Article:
JAISALMER, INDIA—Once a year, the history lecturer Vijay Kumar Ballani and his colleagues go door-to-door in this rural village, imploring parents to send their children to a cinderblock complex that lacks classroom space, bathrooms, and desks. He gives the same stock speech.
“Education is free, lunch is free, books are free, sanitary napkins are free,’’ Ballani tells parents, urging them to visit this government-run school on the edge of the Thar Desert, where, on a warm day late last spring, 12 teachers were overseeing the education of 260 students from first grade through high school. “Your kids will have a better life if they are educated. No one will cheat you.”
Ballani, known as “Mr. Desert’’ for his knowledge of this area, also gives tours of the golden forts and palaces of Rajasthan when he isn’t teaching or pushing villagers to keep children in school. Not surprisingly, he has better luck with boys; girls are too often needed by their families to toil in fields or care for younger children, especially in rural areas.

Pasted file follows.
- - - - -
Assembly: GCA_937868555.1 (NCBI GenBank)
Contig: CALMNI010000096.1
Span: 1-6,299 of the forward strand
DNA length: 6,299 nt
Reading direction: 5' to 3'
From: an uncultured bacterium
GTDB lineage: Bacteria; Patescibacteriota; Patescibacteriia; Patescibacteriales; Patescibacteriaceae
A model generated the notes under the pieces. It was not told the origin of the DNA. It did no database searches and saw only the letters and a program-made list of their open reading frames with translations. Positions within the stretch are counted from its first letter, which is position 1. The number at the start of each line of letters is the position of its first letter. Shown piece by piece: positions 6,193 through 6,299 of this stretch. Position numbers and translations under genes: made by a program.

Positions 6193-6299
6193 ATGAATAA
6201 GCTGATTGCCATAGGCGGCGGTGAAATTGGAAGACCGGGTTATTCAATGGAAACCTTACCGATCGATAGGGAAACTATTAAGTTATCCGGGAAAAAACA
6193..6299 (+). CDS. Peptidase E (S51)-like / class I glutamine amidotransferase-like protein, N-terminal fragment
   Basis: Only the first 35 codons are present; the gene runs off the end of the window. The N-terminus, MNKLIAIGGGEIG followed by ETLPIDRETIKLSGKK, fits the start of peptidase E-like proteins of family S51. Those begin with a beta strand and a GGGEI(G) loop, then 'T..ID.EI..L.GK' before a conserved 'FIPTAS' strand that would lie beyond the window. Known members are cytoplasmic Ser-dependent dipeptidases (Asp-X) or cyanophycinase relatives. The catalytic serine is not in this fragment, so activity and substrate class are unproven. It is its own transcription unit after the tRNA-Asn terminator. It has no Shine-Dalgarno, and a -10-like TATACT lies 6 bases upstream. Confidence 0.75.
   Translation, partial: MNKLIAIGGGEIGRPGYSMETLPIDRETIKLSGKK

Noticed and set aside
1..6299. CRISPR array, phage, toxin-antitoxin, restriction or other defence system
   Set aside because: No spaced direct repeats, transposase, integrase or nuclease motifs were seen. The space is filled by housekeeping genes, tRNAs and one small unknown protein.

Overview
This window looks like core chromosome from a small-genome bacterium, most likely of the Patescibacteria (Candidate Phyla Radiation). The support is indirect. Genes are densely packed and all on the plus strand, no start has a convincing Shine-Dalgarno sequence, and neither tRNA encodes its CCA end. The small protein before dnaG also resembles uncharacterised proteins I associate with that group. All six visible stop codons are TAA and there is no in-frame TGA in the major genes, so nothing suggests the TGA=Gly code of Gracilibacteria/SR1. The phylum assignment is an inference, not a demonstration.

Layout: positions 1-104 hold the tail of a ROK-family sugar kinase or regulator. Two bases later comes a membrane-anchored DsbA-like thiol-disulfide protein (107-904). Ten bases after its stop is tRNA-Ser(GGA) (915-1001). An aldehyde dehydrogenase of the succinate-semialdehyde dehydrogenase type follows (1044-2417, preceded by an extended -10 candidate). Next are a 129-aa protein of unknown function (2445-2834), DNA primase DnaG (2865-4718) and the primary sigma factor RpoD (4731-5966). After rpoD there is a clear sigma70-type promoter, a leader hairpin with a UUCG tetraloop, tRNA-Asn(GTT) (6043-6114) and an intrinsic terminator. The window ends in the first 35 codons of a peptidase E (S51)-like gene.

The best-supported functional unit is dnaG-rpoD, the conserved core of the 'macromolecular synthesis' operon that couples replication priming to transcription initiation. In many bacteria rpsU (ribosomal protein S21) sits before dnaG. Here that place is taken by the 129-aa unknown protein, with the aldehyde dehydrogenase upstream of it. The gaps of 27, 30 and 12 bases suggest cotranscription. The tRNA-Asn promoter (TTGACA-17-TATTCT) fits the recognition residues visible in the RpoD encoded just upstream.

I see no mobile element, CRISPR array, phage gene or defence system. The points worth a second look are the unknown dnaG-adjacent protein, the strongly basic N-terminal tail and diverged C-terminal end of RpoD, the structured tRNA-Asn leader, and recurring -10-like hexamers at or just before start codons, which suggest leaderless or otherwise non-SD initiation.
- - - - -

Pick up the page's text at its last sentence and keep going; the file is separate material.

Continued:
Now change, while slow, is coming to this country that has long left females behind, particularly here in Rajasthan, where only 52.66 percent are literate and some 350,000 are not in school, according to Educate Girls, a nonprofit aimed at getting more rural girls into classrooms. Less than half of them finish 10th grade in this pocket of northwestern India.